In impact extrusion, an aluminum slug is located on a striking surface or anvil. A punch strikes the slug with great force so that the aluminum metal literally flows like a liquid straight up the outside of the punch, forming a cylindrical shape. The can’s shoulder is formed during the process. Impact force work-hardens and thus stiffens the metal. The finishing processes include rolling and curling the opening to receive a roll-on metal screw closure or to permit affixing a plastic fitment over which a plastic closure may be screwed. Interiors are coated after extrusion to protect the interior of the can from the contents and vice versa. More information on these processes is available in the third edition of Walter Soroka’s book, Fundamentals of Packaging Technology, published in 2002 by the Institute of Packaging Professionals, Naperville, Ill. (www.IoPP.org).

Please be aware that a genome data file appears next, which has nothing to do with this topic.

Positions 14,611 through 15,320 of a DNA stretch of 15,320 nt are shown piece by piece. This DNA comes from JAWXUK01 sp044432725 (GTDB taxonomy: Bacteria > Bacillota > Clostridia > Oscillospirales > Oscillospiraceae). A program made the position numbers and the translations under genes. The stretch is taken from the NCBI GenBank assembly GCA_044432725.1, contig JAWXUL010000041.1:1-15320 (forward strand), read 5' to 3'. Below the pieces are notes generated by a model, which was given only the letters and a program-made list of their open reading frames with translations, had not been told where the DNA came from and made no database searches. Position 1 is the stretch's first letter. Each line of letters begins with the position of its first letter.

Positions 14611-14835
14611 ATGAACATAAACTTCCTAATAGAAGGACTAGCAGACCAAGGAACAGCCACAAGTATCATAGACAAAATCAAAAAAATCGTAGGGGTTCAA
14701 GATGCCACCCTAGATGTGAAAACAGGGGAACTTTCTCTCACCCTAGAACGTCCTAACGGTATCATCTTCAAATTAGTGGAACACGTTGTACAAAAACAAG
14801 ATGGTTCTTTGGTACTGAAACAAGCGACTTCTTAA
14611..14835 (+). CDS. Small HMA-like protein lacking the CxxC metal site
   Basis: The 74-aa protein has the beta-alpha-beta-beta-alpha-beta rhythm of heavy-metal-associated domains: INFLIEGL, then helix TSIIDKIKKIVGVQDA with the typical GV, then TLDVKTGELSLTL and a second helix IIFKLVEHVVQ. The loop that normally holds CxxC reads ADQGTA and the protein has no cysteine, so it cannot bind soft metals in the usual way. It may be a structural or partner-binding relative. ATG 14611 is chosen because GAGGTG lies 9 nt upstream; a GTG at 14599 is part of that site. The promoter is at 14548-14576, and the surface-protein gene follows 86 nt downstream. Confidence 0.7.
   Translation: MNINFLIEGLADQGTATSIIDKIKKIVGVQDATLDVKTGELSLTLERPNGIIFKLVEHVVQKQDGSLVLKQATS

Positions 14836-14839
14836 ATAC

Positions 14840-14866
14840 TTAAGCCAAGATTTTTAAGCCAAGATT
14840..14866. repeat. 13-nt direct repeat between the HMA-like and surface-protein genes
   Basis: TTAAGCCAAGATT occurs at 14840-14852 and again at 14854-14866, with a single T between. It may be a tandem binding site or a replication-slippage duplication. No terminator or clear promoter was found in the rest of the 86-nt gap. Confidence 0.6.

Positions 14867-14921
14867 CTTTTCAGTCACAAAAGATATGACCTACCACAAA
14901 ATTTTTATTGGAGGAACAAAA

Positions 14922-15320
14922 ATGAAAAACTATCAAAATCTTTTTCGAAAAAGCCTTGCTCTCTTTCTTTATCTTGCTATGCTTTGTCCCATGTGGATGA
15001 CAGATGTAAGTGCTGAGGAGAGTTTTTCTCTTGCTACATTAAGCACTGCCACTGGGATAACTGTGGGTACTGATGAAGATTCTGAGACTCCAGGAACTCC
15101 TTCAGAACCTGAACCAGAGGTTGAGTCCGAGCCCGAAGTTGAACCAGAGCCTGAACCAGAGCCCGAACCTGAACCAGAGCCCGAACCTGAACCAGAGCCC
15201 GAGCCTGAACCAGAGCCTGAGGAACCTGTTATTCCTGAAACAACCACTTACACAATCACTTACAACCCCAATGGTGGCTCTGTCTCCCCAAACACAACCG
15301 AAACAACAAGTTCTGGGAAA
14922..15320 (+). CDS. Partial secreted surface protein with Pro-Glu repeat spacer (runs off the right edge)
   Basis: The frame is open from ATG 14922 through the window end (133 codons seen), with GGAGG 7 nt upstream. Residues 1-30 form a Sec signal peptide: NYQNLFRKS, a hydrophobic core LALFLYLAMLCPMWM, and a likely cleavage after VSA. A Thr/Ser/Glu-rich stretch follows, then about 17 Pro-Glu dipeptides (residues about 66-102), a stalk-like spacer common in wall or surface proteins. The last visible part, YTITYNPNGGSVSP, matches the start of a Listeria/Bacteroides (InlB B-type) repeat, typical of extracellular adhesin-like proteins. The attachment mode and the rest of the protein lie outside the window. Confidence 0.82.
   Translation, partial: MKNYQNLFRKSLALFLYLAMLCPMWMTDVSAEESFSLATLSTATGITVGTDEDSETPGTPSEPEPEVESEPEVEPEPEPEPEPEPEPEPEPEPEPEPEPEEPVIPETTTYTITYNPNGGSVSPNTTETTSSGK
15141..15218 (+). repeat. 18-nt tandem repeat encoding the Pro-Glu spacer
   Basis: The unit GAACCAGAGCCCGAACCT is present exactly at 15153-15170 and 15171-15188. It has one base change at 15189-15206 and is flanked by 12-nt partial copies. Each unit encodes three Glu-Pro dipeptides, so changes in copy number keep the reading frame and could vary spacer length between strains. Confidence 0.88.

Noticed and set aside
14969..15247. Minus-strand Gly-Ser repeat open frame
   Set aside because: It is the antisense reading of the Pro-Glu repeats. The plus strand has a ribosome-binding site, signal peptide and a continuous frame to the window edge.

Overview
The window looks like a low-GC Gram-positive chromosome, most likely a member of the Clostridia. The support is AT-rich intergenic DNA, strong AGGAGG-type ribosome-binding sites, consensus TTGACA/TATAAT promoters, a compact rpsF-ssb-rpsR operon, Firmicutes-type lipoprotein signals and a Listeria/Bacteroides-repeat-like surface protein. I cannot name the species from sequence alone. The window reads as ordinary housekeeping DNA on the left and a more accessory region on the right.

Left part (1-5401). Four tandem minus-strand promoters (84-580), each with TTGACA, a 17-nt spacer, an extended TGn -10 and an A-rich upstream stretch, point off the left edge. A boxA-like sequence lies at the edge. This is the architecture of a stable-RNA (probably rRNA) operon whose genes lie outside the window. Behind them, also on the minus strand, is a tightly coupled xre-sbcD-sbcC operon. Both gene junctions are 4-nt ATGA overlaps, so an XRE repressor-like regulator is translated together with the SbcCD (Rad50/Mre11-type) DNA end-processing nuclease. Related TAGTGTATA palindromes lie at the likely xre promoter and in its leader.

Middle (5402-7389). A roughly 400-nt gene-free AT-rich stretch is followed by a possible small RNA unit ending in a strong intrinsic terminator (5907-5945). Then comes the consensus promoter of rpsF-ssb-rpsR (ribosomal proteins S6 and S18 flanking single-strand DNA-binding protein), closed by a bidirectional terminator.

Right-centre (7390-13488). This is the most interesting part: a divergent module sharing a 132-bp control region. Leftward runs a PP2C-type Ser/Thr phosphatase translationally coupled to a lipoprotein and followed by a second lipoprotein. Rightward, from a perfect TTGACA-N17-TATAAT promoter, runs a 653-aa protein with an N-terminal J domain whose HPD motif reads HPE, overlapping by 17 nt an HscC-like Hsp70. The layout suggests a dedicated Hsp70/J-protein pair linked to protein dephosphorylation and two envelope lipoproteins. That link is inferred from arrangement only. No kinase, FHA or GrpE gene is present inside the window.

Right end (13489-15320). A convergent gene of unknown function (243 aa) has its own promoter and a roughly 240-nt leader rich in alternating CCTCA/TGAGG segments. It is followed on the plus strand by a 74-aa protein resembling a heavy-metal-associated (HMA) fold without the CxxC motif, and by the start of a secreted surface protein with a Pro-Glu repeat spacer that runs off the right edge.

• Shaped Cans. Shapes beyond straight-wall (except for the necks) cylinders are formed by expanding portions of the walls. For example, the cylindrical can may be placed over an expanding chuck or mandrel that opens outward, expanding the can walls into the desired shape; or the can be filled with water under pressure to force the walls into a new shape; or air may be injected to “explode” the ductile aluminum into the new shape. (Steel cans may also be shaped by some of these methods.)
Among the shapes that have been in commercial distribution are beer barrel, embossed surfaces, and Coca-Cola’s ill-fated mid-1990s venture into rendering the 12-oz can into the classic hourglass, wasp-waist shape (evidently not enough consumers became enamored with the idea to persist in purchasing the can).
The latest visible manifestation is a revival of the truncated 8-oz cylinder to provide reduced portions of carbonated beverages.